Is the fact that they’re not even bothering to hide it any more a sign that they’re certain no one will notice? Or that they’ve grown so powerful they don’t care any more whether we notice or not because there’s nothing we can do about it? Or so desperate to get this decision that they have to come out out in the open?
Maybe the last. If they lose Padilla, the rest of the PATRIOT Act is in real legal trouble.
According to ‘dave’ of The Anuak Genocide Watch, a blog from Gambella, a reporter from Rochester, Minnesota is ‘the only member of the press consistently covering the events’ there. Doug McGill, the former NY Times reporter, now writes a column for the Rochester Post-Bulletin called ‘Global Rochester’. (A little Rochester, Minnesota paper can do this but the NYT can’t?) The columns are collected on a website called, naturally enough, The McGill Report, and his despatches from Ethiopia are, or should be, required reading. A sample.
Some Anuak relief groups have named Barnabas Gebre-Ab, Ethiopia’s Minister of Federal Affairs for the State of Gambella, in western Ethiopia, as the highest-ranking of three officials responsible for the targeted killing of more than 1,200 Anuak in the past three months in Gambella.Last December 13, more than 400 Anuak were killed in a single day in the town of Gambella, the capital of the state of Gambella. Eyewitnesses say the Ethiopian army has since conducted scorched-earth raids against many Anuak villages killing men, women, and children.
Like many top Ethiopian government figures, Gebre-Ab fought as a revolutionary for more than a decade to topple the cruel Communist regime known as the Dergue. Gebre-Ab was a medic in the revolutionary militia, hiding out for years until the Dergue was finally overthrown in 1991.
As we finished our beers, Gebre-Ab described how he had hungrily read through all the great works of Communist revolutionaries for inspiration. It struck me that he and his fellow revolutionaries are now discovering that revolution doesn’t work as a principle of governance.It’s been thirteen years since the Dergue was overthrown. Today, rather than fostering democracy, the Ethiopian government is adopting the Dergue’s own former methods to keep power and maintain domestic rule.
NAIROBI, KENYA — Emmanuel Okwier Oletho, a teenage agriculture student in Gambella who has a sister in Minnesota, was at home at around noon on December 13. His father, Okwier Oletho, the pastor at the Assembly of God Chuch, was one of Gambella’s most prominent figures. Here is Emmanuel’s eyewitness account of that day:
“A lot of Highlanders came, followed by Ethiopian government soldiers. My Pop opened the window and he said ‘I’m a pastor, why are you looking for me?’ They said ‘We are searching for you. You are the one we are looking for.’ He said ‘Okay, let me finish my prayer.’ At that time the house was starting to burn because they threw two bombs into the house. The furniture was burning.
“When he finished he ran out the window. They pursued after him and killed him with an axe.”
On Saturday, December 13, in a single bloody burst of targeted mass murder, Ethiopia became the world’s latest sovereign to attempt genocide as a way to solve its problems with a troublesome minority.The U.S., which gave Ethiopia $32 million in foreign aid last year, is investigating the massacre in which eyewitnesses say uniformed Ethiopian soldiers murdered more than 400 members of the Anuak tribe.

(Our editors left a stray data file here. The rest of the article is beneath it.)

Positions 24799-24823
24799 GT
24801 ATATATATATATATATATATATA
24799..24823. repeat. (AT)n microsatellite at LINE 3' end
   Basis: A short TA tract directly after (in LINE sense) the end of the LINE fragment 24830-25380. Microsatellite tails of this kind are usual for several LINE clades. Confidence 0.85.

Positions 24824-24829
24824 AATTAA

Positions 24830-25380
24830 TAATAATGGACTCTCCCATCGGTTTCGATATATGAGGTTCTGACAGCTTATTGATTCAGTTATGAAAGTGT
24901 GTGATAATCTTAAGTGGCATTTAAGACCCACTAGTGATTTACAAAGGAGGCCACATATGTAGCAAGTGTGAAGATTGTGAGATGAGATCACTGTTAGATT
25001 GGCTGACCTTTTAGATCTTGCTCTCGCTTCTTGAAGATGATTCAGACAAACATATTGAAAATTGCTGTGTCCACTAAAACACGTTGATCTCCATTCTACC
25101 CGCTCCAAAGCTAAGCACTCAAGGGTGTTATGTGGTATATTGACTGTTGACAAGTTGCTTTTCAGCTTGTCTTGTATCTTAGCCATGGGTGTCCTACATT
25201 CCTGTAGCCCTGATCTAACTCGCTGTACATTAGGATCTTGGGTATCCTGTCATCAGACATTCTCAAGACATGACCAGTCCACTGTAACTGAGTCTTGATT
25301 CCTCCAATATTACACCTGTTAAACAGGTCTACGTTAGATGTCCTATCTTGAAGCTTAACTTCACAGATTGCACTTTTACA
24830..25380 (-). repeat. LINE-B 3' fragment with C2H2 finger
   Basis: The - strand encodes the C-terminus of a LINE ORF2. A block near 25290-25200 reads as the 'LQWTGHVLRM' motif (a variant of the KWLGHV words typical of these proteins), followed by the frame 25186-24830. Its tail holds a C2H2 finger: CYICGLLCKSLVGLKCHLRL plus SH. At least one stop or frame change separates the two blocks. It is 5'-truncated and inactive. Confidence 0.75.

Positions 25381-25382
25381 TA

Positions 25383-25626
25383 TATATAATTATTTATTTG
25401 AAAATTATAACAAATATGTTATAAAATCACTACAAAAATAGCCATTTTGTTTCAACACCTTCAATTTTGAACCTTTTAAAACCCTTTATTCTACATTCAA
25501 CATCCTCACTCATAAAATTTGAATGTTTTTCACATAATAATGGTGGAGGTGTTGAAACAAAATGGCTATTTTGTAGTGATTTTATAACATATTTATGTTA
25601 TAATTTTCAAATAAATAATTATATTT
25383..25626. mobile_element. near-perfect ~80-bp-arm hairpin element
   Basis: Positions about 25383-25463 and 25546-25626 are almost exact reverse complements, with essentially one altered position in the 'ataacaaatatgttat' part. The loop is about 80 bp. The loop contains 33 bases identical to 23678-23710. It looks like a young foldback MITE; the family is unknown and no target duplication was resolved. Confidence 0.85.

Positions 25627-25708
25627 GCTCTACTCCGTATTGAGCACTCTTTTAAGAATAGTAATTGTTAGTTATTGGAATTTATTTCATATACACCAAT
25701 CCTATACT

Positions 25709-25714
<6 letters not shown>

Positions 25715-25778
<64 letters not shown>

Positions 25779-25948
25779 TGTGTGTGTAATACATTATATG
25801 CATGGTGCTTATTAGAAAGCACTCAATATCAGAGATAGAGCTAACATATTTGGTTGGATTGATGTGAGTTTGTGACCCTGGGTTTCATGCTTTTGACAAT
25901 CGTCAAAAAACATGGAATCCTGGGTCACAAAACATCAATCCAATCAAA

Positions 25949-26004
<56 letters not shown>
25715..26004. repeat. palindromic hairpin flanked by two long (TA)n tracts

The charge is made by dozens of Anuak refugees who live in the United States, and who have spoken by telephone to relatives who survived the massacre. More than 2,000 Anuak live in the U.S., having fled ethnic cleansing over the past decade.
The genocide in Ethiopia is, it seems, only being covered with any regularity in Rochester, Minnesota. The rest of the world is too busy with George’s Folly to care. Somebody needs to tell Emmanuel not to expect any outside help. President George W ‘I went to war against Saddam because he was committing genocide’ Bush is only interested in stopping genocide when it’s happening in a country with oil–A LOT of oil. Tell Junior that the area of the Anuak has oil (it does, too, though not all that much, certainly not compared to Iraq) and maybe you’ll get his attention.
First, though, somebody has to show him where Ethiopia is.
Africa, George. Africa. Big place south of Italy, right across the water (you know where Italy is, that’s the place you got in so much trouble on your first Euro-trip that the Prime Minister, considered by many experts in Europe to be the dumbest politician on the continent, had to pull you out of the fire by the heels). Camels, lions, pyramids. You know. AFRICA. Elephants, crocodiles, scary black people. AFRICA, you dimwit. It’s near Iraq. *sigh* Map, George. Look at a map. *pause* That thing with the squiggly lines running all over it. Never seen one before? Oh, fine. Oh, a road map? Um, not quite the same thing, George. This covers a little more territory–NO, Africa was NOT your birthday present. Saudi Arabia was. Remember that nice Mr Abdullah who came to see you? He dropped off the keys that day. It’s all yours– No, when you’re old enough to handle it respons– GET DOWN FROM THERE RIGHT NOW! Right NOW, I said! The very idea. Reaching for Iran when you haven’t digested Iraq yet and Afghanistan is sitting on a corner of your plate hardly touched. On second thought, maybe it will be best if you don’t know where Ethiopia is. Well, best for both of you, dear. I’m not sure that poor little country could stand Gebre-Ab and you at the same time. Why don’t you go find Don and the two of you can play outside. Well, I don’t know. Bomb some more wedding parties in the desert, you had fun doing that, didn’t you? Oh, the neighbors didn’t like it? How do you know? They wrote you a note. But darling, you don’t know how to–Oh, Don read it to you and that’s how you know what it said. Well, I don’t care what you do but really, dear, you’ve got to get out of Mommy’s hair because frankly if she doesn’t get a little drinky-poo and some peace and quiet pretty soon, she’s going to SCREAM! Now, GIT! And don’t touch Syria! I’m saving that for Christmas!